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Effectiveness Of Interventions To Improve Rates Of Intravenous Thrombolysis Using Behaviour Change Wheel Functions: A Systematic Review And Meta-analysis

Md Golam Hasnain, John R. Attia, Shahinoor Akter, Tabassum Rahman, Alix Hall, Isobel J. Hubbard, Christopher R. Levi, Christine L. Paul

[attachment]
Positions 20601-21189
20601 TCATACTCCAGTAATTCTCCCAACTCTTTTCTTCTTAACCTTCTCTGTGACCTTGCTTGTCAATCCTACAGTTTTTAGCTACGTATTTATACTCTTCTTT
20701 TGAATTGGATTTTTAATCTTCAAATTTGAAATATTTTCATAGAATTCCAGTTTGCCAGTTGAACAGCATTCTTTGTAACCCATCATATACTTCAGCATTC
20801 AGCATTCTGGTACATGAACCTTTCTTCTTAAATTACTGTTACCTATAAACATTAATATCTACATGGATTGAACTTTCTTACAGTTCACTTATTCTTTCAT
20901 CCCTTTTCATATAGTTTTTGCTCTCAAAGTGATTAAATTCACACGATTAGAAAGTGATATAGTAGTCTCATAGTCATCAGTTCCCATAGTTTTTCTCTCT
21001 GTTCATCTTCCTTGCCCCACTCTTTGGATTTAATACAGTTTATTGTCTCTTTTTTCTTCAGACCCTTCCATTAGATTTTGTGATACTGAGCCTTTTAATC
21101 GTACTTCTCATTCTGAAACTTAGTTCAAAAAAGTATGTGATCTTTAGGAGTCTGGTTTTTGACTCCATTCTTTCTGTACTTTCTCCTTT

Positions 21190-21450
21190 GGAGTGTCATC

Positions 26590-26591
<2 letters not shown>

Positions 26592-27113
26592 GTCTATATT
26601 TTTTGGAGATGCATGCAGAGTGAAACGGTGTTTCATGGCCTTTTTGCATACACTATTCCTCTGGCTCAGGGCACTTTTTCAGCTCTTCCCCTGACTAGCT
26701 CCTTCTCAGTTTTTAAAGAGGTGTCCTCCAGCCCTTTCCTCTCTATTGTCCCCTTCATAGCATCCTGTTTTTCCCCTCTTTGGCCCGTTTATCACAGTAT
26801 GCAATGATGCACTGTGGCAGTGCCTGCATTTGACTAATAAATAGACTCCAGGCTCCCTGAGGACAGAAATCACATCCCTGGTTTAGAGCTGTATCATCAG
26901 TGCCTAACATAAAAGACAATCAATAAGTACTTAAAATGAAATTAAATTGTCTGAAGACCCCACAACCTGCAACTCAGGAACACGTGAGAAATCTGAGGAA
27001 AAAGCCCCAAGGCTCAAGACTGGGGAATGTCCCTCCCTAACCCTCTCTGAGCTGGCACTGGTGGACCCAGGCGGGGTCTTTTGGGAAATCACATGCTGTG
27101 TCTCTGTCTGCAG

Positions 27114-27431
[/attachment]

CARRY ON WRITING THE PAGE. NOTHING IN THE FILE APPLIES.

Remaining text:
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Abstract Background Despite being one of the few evidence-based treatments for acute ischemic stroke, intravenous thrombolysis has low implementation rates—mainly due to a narrow therapeutic window and the health system changes required to deliver it within the recommended time. This systematic review and meta-analyses explores the differential effectiveness of intervention strategies aimed at improving the rates of intravenous thrombolysis based on the number and type of behaviour change wheel functions employed. Method The following databases were searched: MEDLINE, EMBASE, PsycINFO, CINAHL and SCOPUS. Multiple authors independently completed study selection and extraction of data. The review included studies that investigated the effects of intervention strategies aimed at improving the rates of intravenous thrombolysis and/or onset-to-needle, onset-to-door and door-to-needle time for thrombolysis in patients with acute ischemic stroke. Interventions were coded according to the behaviour change wheel nomenclature. Study quality was assessed using the QualSyst scoring system for quantitative research methodologies. Random effects meta-analyses were used to examine effectiveness of interventions based on the behaviour change wheel model in improving rates of thrombolysis, while meta-regression was used to examine the association between the number of behaviour change wheel intervention strategies and intervention effectiveness. Results Results from 77 studies were included. Five behaviour change wheel interventions, ‘Education’, ‘Persuasion’, ‘Training’, ‘Environmental restructuring’ and ‘Enablement’, were found to be employed among the included studies. Effects were similar across all intervention approaches regardless of type or number of behaviour change wheel-based strategies employed. High heterogeneity (I2 > 75%) was observed for all the pooled analyses. Publication bias was also identified. Conclusion There was no evidence for preferring one type of behaviour change intervention strategy, nor for including multiple strategies in improving thrombolysis rates. However, the study results should be interpreted with caution, as they display high heterogeneity and publication bias.